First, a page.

When your family manages its money using a trust, your comfort and livelihoods may depend on the trustee doing their job well. Unfortunately, sometimes the people managing your money will not live up to the task. Find out what you can do when you discover trustees behaving badly.
Before we can address what happens when trustees behave badly, we need to know what it looks like when things are going well. According to the Florida Trust Code, trustees have multiple overlapping duties to the trust and its beneficiaries (your family). Below, we focus on six categories where issues can often arise, including examples of what might constitute violations of each duty:
This duty requires a trustee to make good faith efforts to fulfill the terms and purposes of the trust itself. In other words, the trustee needs to make reasonable efforts to to live up to the duties described in the trust document. A violation of the duty to administer trust could be:
When it comes to handling trust affairs, a trustee is required to put the beneficiaries’ needs before their own. This usually means a trustee should not gain personal benefit from administering the trust (beyond a reasonable payment for their services). Violations of the duty of loyalty may be:
It is not the trustee’s job to pick favorites among the beneficiaries. Instead, the trustee is required to act impartially, balancing the beneficiaries’ respective interests. When a trustee is behaving badly, this could look like:
A trustee must use all reasonable care, skill, and caution when administering the trust. Violating this duty could be:
Remember that trustees are entitled to be paid for their services. When these payments, or other expenses dip into the trust principal, a trustee is required to take steps to keep those costs reasonable. Violations of this duty may be:
Trustees’ primary responsibility is to protect the items and assets in the trust and see to their administration. When a trustee fails this duty it could look like:
The trustee is required to keep the beneficiaries informed about the state of the trust. The trust documents may require regular accounting updates. Even if it doesn’t, beneficiaries may make reasonable requests for information. The way that most beneficiaries learn about their trustees behaving badly is when they breach their duty to inform and account for the trust. When the trust’s annual accounting doesn’t add up or goes missing, beneficiaries may find that the trustee has been violating other parts of their fiduciary duties.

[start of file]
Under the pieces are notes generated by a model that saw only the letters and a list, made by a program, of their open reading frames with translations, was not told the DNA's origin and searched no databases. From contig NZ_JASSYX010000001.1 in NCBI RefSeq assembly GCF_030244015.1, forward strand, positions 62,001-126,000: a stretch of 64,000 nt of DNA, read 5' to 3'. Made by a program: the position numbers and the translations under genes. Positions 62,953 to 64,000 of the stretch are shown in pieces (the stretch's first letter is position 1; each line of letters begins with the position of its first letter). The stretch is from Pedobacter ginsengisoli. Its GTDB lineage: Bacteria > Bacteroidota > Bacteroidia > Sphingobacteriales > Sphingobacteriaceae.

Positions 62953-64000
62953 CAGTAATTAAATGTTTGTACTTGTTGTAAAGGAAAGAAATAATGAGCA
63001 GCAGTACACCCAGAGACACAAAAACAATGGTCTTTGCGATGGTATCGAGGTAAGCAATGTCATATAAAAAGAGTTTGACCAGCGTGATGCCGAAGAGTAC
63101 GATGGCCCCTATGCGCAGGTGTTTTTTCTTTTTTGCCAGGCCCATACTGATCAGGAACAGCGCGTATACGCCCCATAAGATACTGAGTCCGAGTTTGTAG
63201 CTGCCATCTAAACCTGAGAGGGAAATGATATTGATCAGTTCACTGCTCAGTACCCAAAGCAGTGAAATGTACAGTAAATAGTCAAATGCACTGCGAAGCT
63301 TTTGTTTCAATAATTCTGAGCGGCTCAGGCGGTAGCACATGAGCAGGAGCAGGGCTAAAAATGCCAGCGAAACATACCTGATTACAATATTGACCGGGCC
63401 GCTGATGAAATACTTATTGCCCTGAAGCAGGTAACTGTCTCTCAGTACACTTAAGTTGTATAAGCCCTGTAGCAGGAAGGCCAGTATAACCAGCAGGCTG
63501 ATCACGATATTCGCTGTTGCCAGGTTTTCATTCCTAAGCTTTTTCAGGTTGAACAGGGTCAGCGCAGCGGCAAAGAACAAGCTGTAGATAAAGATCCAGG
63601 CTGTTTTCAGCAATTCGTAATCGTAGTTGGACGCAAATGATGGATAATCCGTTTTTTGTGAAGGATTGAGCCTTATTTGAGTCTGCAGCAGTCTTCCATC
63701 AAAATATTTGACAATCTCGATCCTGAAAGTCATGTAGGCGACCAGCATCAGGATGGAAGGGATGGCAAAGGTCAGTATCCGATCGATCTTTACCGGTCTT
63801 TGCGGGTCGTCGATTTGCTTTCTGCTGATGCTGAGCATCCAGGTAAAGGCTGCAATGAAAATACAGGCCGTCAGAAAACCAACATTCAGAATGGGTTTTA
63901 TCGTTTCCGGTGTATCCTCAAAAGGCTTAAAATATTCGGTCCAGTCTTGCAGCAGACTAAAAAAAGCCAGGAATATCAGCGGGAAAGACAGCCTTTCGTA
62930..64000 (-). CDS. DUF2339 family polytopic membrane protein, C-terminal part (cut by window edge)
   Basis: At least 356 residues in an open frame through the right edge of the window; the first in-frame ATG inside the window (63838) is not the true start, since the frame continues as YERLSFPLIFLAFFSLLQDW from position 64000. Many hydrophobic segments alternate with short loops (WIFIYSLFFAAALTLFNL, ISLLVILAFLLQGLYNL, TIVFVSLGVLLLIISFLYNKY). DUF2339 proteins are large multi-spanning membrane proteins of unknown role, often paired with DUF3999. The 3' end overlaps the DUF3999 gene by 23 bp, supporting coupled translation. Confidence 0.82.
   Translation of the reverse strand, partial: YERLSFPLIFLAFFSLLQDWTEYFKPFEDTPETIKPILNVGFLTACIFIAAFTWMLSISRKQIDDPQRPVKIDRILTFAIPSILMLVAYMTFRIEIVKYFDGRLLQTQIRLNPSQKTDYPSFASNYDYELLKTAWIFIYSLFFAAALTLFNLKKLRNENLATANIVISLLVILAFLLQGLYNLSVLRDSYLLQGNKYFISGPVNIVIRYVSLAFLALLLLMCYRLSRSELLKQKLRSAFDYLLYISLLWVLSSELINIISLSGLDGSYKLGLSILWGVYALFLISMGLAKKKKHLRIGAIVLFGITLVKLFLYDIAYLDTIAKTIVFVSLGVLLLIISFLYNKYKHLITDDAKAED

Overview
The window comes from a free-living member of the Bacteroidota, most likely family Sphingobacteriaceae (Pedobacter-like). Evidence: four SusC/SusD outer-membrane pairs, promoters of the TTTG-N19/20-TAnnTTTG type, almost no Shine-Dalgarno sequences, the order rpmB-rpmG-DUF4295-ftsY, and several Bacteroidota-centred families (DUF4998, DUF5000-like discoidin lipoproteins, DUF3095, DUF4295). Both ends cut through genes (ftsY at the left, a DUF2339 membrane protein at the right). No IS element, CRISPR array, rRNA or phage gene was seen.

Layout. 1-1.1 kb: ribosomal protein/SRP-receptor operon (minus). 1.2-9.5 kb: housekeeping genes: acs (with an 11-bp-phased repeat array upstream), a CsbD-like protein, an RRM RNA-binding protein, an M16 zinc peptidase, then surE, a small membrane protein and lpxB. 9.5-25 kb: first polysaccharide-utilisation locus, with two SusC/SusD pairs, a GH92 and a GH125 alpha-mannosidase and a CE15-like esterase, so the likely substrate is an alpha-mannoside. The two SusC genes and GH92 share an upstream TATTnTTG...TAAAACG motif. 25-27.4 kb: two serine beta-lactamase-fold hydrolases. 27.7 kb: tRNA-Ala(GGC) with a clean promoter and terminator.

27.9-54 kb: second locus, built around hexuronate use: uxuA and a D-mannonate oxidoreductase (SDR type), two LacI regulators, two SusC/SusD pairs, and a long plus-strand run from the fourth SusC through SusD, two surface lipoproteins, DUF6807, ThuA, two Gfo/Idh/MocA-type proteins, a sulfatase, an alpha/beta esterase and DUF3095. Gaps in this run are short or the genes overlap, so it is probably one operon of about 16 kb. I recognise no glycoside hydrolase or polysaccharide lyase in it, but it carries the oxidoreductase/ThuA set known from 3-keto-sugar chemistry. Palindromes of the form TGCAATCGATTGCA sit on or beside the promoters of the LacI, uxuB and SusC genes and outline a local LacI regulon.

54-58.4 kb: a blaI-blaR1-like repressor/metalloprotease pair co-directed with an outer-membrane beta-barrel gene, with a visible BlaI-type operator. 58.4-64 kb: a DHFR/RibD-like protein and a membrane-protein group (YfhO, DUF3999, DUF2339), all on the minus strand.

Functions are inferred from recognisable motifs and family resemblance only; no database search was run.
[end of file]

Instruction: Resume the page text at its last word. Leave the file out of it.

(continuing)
When beneficiaries learn of their trustees behaving badly, they may need the help of a probate lawyer to take the matter to court. By suing for a breach of fiduciary duties, a trust’s beneficiaries can remove the trustee, replace him or her with someone they trust, and be compensated for the financial harm caused by the trustee’s malfeasance or bad choices.
Suing a trustee for a breach of fiduciary duties often involves careful accounting and the use of financial experts to explain what went wrong. The process can take time and many hours of attorney work to unravel the financial consequences of the trustees actions. However, depending on the nature of the breach, and whether the trustee was sued as an individual or in their role within the trust, a trustee may have to pay the trust back for attorney fees and costs related to the lawsuit.
If you think your family’s trustees have violated their fiduciary duty and managed your family's trust in bad faith, you should speak to a probate attorney as soon as possible. At Harrison Estate Law, P.A., our experienced estate and probate team can help you demand and investigate your trust’s accountings, identify the breach in fiduciary duty, and decide if there are grounds to file a lawsuit against the trustee. We will help you be sure your family members’ trust is handled properly so it can provide for your family’s needs for years to come. Contact us here or call 352-559-9828 to get help today.